This book is a worthwhile read for the satisfying layout if not the helpful content. Escobar draws you through the current context of design, through changes that could be made, and what currently being developed in a manner that is at times dense, but that tends to come with an analysis of design.
I primarily read this through the lens of someone interested in sustainability, in the broader sense, not only environmental. I was curious how one could apply (at then unknown) proinciples to building and/or sustaining of technology (I'm a software engineer by day), communities, relationships, etc. With this in mind, I found the most following ideas salient.
- "The more tradition is weakened, the more subjects must learn to design their own lives"
o As a millenial this resonated with me given the popular writing about how we are "killing" industries. We are simply finding our own ways to navigate the world, some to the detriment of it.
- "Questions of class, gender, race, and coloniality are notoriously absent from design theory and practice, and so is that of design's dependence on capitalism."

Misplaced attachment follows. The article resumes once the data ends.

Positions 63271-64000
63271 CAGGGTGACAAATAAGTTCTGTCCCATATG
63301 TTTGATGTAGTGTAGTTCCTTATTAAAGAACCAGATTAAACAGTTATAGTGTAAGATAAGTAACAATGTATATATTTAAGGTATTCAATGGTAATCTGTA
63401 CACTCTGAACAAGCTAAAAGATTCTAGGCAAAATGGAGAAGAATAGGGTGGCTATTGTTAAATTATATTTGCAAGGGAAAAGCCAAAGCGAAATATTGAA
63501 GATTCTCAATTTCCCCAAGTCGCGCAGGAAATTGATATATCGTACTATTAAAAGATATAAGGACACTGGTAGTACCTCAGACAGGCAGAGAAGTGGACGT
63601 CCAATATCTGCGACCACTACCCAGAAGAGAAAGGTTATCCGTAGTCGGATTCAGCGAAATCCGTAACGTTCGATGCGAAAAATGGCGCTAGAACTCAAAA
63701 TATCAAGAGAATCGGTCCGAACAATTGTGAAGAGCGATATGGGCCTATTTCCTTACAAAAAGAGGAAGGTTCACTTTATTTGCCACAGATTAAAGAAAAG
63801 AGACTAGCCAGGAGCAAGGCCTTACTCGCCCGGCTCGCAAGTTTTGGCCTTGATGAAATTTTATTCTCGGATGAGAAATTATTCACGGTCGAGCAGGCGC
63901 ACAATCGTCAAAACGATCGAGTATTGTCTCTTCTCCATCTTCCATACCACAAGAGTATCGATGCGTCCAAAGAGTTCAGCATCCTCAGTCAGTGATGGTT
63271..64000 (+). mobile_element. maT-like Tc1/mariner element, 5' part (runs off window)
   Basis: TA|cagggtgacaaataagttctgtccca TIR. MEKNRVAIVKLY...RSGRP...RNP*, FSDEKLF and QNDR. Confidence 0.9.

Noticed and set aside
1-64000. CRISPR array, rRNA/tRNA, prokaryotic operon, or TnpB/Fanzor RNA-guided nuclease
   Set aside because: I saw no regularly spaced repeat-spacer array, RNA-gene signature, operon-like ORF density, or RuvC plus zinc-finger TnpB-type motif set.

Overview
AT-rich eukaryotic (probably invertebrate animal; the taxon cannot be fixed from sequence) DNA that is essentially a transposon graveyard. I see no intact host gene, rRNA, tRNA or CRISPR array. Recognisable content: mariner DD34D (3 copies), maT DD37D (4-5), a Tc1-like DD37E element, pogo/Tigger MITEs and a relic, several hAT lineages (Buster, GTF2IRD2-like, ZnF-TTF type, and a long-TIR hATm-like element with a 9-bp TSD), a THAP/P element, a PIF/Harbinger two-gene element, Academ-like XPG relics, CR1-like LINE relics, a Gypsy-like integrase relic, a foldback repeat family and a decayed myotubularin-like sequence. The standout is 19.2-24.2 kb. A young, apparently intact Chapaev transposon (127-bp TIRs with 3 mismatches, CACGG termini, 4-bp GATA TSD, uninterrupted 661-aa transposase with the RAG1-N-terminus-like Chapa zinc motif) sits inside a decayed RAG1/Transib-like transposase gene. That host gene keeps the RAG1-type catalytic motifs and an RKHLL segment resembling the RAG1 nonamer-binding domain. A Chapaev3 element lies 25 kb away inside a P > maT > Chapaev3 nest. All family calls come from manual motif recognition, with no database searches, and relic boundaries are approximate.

o Previously, design would have not taken into account the inclusion of divergent opinions, but now they are more needed than ever to sustain capitalism. There are a couple of strategies I observe at work here- the ergonomic neutralization of design (e.g. Apple products) and, alternatively, personalization (style personalization services like Stitch Fix). Companies increasingly make their product fit everyone, or only one. (There is more to speak on here.)
- "We create reality by participation and action."
o Exactly what it says. Since I read this at the start of 2020, I have resolutions on my mind, so it is also a call to action and increase physical engagement with the world. Being digitally distant is simply not enough.